Video compression Stories June 10, 2015

No, we’re not talking about Pied Piper here: Google is being sued by Max Sound Corporation over patented technology which allows for “far more economically efficient transport of digital content due to greatly optimized data capacity.”

The District Court of Mannheim in Germany has scheduled a December 8th hearing for the video streaming patent case against Google and YouTube, which was filed this past December. The whole case will be heard that day and a decision is expected to be brought down a few weeks later.

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Video compression Stories March 7, 2013

Google today announced that it has struck a deal with MPEG LA that will allow it to license patents essential to Google’s VP8 and previous generation VPx video compression technologies. The deal will allow Google to stop MPEG LA’s efforts to form a “VP8 patent pool” made up of the 11 patents Google has licensed today.

It will also allow Google to sublicense the VP8 technology to others and sublicense “VP8 techniques in one next-generation VPx video codec.”

Deputy General Counsel for Patents at Google Allen Lo said the deal is a “significant milestone”:

“This is a significant milestone in Google’s efforts to establish VP8 as a widely-deployed web video format. We appreciate MPEG LA’s cooperation in making this happen.”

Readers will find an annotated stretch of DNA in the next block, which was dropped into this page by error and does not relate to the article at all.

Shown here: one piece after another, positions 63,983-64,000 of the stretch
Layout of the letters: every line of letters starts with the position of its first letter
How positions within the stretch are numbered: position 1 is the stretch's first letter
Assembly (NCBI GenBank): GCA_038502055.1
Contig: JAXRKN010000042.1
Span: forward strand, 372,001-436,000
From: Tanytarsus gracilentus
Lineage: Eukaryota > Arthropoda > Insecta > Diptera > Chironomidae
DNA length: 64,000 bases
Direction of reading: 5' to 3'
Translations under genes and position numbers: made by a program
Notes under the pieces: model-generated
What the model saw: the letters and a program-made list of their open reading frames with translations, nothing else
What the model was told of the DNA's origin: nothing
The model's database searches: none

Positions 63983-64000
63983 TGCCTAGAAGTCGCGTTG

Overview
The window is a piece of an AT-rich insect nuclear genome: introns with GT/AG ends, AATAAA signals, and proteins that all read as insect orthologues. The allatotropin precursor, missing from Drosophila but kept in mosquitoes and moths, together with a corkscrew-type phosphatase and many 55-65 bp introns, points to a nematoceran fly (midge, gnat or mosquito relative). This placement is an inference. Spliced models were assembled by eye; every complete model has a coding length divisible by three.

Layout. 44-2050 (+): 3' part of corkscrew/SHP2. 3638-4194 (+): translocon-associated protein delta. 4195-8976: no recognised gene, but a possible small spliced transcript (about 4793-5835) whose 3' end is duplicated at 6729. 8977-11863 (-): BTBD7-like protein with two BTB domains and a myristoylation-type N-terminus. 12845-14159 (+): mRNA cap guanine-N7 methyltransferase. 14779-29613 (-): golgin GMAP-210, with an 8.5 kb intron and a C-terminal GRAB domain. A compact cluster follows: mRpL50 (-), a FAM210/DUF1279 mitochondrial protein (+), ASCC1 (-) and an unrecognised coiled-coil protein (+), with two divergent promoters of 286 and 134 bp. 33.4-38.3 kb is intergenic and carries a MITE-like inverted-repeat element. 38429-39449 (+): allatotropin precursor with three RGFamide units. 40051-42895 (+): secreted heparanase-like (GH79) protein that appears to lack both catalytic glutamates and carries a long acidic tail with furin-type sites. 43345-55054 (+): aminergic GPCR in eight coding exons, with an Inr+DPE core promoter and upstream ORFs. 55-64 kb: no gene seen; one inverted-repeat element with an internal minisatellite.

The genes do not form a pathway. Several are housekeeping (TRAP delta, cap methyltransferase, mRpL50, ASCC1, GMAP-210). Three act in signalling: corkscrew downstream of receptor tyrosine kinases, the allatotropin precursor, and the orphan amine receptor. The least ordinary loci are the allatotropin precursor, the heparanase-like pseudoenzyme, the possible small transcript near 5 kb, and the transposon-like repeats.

The press release (below) didn’t provide any financial information related to the licensing agreement: expand full story

Deal: Get Pixelbook at 25% off: $750!

Video compression Stories August 15, 2012

MPEG introduces HEVC standard delivering same quality in half the bandwidth of H.264

The Moving Picture Experts Group, otherwise called MPEG, announced a draft of a new video compression standard known as High Efficiency Video Coding, or H.265, that will be twice as efficient as the current H.264 standard. Ericsson Research Manager for Visual Technology Per Fröjdh, who also serves as chairman of the Swedish MPEG delegation, explained the standard could hit commercial products by 2013:

“There’s a lot of industry interest in this because it means you can halve the bit rate and still achieve the same visual quality, or double the number of television channels with the same bandwidth, which will have an enormous impact on the industry”… Fröjdh believes that the HEVC format discussed by MPEG in Stockholm could be launched in commercial products as early as in 2013… “It will take time before it’s launched for a TV service, but adoption is much quicker in the mobile area, and we’ll probably see the first services for mobile use cases next year,” he says.

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